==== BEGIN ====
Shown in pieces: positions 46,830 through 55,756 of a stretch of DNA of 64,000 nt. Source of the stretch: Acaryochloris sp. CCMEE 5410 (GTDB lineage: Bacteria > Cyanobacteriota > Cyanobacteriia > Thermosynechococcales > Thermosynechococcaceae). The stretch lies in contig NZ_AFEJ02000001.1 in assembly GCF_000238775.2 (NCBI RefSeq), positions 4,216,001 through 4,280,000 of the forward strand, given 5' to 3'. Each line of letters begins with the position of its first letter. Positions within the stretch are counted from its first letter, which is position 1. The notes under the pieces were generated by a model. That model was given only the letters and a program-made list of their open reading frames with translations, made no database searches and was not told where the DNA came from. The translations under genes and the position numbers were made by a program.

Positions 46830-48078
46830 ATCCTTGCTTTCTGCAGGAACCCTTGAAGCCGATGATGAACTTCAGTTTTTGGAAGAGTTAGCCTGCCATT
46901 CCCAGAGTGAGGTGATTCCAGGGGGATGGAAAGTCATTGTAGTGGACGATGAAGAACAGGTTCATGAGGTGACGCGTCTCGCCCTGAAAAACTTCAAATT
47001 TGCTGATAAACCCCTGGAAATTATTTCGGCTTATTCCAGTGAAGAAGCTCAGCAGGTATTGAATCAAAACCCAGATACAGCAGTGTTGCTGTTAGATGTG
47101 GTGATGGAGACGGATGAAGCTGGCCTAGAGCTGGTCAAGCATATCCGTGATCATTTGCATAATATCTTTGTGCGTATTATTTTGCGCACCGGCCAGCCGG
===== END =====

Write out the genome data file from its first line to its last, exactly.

Shown in pieces: positions 46,830 through 55,756 of a stretch of DNA of 64,000 nt. Source of the stretch: Acaryochloris sp. CCMEE 5410 (GTDB lineage: Bacteria > Cyanobacteriota > Cyanobacteriia > Thermosynechococcales > Thermosynechococcaceae). The stretch lies in contig NZ_AFEJ02000001.1 in assembly GCF_000238775.2 (NCBI RefSeq), positions 4,216,001 through 4,280,000 of the forward strand, given 5' to 3'. Each line of letters begins with the position of its first letter. Positions within the stretch are counted from its first letter, which is position 1. The notes under the pieces were generated by a model. That model was given only the letters and a program-made list of their open reading frames with translations, made no database searches and was not told where the DNA came from. The translations under genes and the position numbers were made by a program.

Positions 46830-48078
46830 ATCCTTGCTTTCTGCAGGAACCCTTGAAGCCGATGATGAACTTCAGTTTTTGGAAGAGTTAGCCTGCCATT
46901 CCCAGAGTGAGGTGATTCCAGGGGGATGGAAAGTCATTGTAGTGGACGATGAAGAACAGGTTCATGAGGTGACGCGTCTCGCCCTGAAAAACTTCAAATT
47001 TGCTGATAAACCCCTGGAAATTATTTCGGCTTATTCCAGTGAAGAAGCTCAGCAGGTATTGAATCAAAACCCAGATACAGCAGTGTTGCTGTTAGATGTG
47101 GTGATGGAGACGGATGAAGCTGGCCTAGAGCTGGTCAAGCATATCCGTGATCATTTGCATAATATCTTTGTGCGTATTATTTTGCGCACCGGCCAGCCGG